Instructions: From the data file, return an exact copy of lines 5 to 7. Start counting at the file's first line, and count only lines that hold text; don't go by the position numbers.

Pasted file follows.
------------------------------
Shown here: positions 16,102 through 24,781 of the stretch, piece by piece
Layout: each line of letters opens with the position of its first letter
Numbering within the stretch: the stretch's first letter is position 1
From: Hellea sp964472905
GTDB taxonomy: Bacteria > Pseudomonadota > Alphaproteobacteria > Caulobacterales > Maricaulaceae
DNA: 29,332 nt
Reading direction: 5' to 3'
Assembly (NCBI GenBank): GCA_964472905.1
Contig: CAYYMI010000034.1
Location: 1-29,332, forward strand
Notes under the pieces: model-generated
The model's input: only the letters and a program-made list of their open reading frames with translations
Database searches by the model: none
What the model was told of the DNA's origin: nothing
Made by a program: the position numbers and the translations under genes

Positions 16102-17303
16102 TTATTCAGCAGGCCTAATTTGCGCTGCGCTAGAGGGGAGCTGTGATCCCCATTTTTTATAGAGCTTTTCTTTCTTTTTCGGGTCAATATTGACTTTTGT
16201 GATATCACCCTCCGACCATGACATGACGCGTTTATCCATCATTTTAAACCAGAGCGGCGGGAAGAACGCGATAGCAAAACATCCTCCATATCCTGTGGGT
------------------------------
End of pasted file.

GTDB taxonomy: Bacteria > Pseudomonadota > Alphaproteobacteria > Caulobacterales > Maricaulaceae
DNA: 29,332 nt
Reading direction: 5' to 3'